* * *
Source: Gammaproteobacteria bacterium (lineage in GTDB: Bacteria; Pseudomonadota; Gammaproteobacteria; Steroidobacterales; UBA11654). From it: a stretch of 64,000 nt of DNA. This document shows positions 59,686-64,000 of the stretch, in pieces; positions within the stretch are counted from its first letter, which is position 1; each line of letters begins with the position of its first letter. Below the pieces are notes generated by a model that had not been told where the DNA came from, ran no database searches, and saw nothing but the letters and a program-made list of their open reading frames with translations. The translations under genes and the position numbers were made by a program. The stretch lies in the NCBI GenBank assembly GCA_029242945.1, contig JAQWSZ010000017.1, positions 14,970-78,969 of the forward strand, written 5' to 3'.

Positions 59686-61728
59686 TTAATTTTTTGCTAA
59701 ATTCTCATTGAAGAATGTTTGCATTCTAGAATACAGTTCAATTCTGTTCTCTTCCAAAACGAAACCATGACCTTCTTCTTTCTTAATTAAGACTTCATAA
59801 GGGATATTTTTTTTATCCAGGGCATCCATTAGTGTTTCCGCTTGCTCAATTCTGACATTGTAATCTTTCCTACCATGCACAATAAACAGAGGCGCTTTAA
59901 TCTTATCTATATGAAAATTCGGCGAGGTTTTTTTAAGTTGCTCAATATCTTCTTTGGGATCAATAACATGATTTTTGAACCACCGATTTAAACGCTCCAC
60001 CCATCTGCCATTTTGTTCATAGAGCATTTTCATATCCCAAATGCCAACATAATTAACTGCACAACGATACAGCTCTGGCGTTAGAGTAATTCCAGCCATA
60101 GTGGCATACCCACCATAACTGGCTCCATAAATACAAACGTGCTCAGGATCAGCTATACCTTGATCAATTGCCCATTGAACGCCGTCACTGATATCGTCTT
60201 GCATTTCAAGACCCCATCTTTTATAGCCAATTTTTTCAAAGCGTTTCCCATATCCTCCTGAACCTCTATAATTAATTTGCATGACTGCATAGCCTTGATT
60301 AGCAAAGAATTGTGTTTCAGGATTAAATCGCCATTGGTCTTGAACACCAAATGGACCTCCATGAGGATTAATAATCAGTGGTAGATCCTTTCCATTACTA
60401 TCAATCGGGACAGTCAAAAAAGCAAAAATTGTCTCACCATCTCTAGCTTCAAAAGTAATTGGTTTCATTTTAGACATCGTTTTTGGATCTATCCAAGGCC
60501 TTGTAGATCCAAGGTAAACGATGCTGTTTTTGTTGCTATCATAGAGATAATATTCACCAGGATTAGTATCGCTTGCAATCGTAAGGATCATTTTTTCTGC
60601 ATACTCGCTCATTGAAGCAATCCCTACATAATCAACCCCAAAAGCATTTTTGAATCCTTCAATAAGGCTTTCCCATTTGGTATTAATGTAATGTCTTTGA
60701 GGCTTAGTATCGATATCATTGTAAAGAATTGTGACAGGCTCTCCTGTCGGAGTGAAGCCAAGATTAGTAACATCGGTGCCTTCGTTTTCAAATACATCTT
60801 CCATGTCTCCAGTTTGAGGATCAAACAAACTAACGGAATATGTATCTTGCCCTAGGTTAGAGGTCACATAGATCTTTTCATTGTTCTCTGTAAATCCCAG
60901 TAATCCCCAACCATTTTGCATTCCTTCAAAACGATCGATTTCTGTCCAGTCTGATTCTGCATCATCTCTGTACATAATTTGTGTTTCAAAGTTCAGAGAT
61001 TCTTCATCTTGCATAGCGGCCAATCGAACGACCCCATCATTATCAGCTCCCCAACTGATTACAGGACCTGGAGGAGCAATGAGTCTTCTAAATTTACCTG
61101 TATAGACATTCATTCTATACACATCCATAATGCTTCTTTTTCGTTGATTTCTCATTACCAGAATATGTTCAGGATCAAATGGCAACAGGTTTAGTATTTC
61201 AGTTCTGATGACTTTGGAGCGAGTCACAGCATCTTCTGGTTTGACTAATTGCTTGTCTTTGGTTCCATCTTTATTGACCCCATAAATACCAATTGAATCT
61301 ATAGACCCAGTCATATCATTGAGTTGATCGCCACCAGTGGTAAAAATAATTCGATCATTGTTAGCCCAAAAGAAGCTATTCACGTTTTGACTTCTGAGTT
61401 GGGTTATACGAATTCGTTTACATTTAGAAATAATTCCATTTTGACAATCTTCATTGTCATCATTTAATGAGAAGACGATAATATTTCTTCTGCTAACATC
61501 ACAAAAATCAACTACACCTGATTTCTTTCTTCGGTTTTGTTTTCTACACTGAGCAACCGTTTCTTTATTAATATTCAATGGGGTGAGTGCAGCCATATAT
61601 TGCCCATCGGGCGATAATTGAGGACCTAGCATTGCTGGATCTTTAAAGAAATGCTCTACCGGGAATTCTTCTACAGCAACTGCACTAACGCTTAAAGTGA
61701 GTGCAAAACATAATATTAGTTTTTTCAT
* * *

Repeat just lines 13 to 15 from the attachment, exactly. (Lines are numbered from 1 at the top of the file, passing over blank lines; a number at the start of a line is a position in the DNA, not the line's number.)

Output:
60601 ATACTCGCTCATTGAAGCAATCCCTACATAATCAACCCCAAAAGCATTTTTGAATCCTTCAATAAGGCTTTCCCATTTGGTATTAATGTAATGTCTTTGA
60701 GGCTTAGTATCGATATCATTGTAAAGAATTGTGACAGGCTCTCCTGTCGGAGTGAAGCCAAGATTAGTAACATCGGTGCCTTCGTTTTCAAATACATCTT
60801 CCATGTCTCCAGTTTGAGGATCAAACAAACTAACGGAATATGTATCTTGCCCTAGGTTAGAGGTCACATAGATCTTTTCATTGTTCTCTGTAAATCCCAG